4. “Street Fighting Man”
“Street Fighting Man” was recorded in the spring of 1968, after Jagger witnessed a massive anti-war protest in Grosvenor Square. The song’s literal meaning was ambivalent. But its energy wasn’t, and it felt like a call for radicals to up their game. Inspired by Martha and the Vandellas’ “Dancing in the Streets,” the song emerged from the band’s first sessions with Jimmy Miller, who produced all of its albums from Beggars Banquet to Goats Head Soup, in 1973. Remarkably, bass aside, it has no electric instrumentation. Richards created the layered guitar parts by distorting his acoustic through a cassette recorder. Jones played sitar and tamboura; Dave Mason, of Traffic, played a droning double-reed shehnai; Nicky Hopkins tinkled some ascending notes on piano, and Watts played a small practice drum kit miked to sound gargantuan.
3. “Sympathy for the Devil”
No band ever summed up its mission on Earth as perfectly as the Stones did here. “Sympathy for the Devil” was a shot at their critics that also mirrored real-world evil. (Jagger had to change the lyric “who killed Kennedy” to “who killed the Kennedys” when news of Robert F. Kennedy’s assassination reached the Beggars Banquet sessions in June 1968.) Originally written as a Dylan-esque folk song, it rolls forward like a storm front, driven by a menacing samba-funk groove from Watts and African percussionist Rocky Dijon and piano and bass (played by Richards), with a wicked guitar solo midway through. The unrepentant whoo-whoo backing vocals were sung by a crowd that included Watts, Jones (who would be dead in a year) and his ex-girlfriend Anita Pallenberg, who was keeping company with Richards. Jagger.
2. “(I Can’t Get No) Satisfaction”
Built on the Stones‘ greatest riff, “(I Can’t Get No) Satisfaction” near-singlehandedly turned “rock & roll” from a teenage fad into something far heavier and more dangerous. The guitar line was conjured by Richards while he was asleep. “I had no idea I’d written it,” he recalled in his memoir, Life, explaining how he awoke to discover the bones of the song – evidently recorded the previous night with his acoustic guitar – on a bedside cassette machine. Jagger thinks his partner got the title from a line in Chuck Berry‘s 1955 single “30 Days” (“I don’t get no satisfaction from the judge”); the singer wrote the remaining lyrics sitting next to a hotel pool in Clearwater, Florida, in early 1965, during the band’s third U.S. tour, distilling his “frustration with everything,” especially with “America, its advertising syndrome, the constant barrage.”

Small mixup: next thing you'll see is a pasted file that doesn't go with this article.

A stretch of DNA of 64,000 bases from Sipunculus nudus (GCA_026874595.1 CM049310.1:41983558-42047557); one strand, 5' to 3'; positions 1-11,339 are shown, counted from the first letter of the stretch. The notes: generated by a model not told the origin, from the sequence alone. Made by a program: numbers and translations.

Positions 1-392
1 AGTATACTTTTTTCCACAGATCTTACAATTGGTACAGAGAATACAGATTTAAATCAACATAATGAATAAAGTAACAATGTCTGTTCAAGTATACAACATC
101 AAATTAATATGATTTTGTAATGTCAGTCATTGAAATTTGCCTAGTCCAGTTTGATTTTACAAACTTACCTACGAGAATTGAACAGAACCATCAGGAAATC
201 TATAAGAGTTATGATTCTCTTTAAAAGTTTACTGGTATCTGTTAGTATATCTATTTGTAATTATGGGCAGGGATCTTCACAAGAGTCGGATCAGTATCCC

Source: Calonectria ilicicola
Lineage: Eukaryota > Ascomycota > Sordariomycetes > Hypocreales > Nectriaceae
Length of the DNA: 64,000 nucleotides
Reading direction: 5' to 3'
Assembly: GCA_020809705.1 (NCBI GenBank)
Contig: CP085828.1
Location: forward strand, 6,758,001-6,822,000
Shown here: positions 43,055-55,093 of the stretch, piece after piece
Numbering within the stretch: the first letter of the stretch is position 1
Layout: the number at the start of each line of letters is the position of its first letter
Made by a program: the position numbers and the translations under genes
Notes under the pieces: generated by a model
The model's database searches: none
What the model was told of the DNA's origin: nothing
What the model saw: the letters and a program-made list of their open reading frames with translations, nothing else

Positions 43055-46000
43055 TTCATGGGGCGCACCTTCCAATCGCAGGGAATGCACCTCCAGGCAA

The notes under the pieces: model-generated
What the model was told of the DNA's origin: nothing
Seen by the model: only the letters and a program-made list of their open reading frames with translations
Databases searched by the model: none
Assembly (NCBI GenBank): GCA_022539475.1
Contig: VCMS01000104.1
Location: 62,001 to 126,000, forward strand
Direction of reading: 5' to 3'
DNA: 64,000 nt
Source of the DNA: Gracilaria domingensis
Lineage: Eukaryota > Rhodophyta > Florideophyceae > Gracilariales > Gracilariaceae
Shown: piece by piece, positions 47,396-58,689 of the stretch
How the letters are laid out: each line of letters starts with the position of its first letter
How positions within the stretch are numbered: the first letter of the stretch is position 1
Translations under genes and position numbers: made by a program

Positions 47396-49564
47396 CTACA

1. “Gimme Shelter”
“That’s a kind of end-of-the-world song, really. It’s apocalypse; the whole record’s like that,” Jagger told Rolling Stone in 1995, describing “Gimme Shelter.” Like nothing else in rock & roll, the song embodies the physical experience of living through a tumultuous historical moment. It’s the Stones‘ perfect storm: the ultimate Sixties eulogy and rock’s greatest bad-trip anthem, with the gathering power of soul music and a chaotic drive to beat any punk rock. The song was born during a pounding English rainstorm. “It was just a terrible fucking day,” Richards recalled. He was killing time in the apartment of English art-scene guru Robert Fraser while girlfriend Anita Pallenberg was on set making Performance, a film in which she beds down with Jagger. With chords ghosted by a droning E-note, the music radiated dread – clearly inspired by a mix of Jimmy Reed’s trance-inducing blues, Richards‘ own romantic anxiety, and heroin, which he’d just begun using. It took him about 20 minutes or so to get down the basics, which were fleshed out over several sessions in London and Los Angeles during 1969. The finished version is something entirely new for the Stones, with a slithering Watts-Wyman groove and full gospel-style backing vocals; New Orleans-born Merry Clayton was asked to sing on the track because the band’s first choice, Bonnie Bramlett, was unavailable, and she seized the opportunity, wailing, “Rape, murder! It’s just a shot away!” like the end times were nigh.
(Courtesy of rollingstone.com)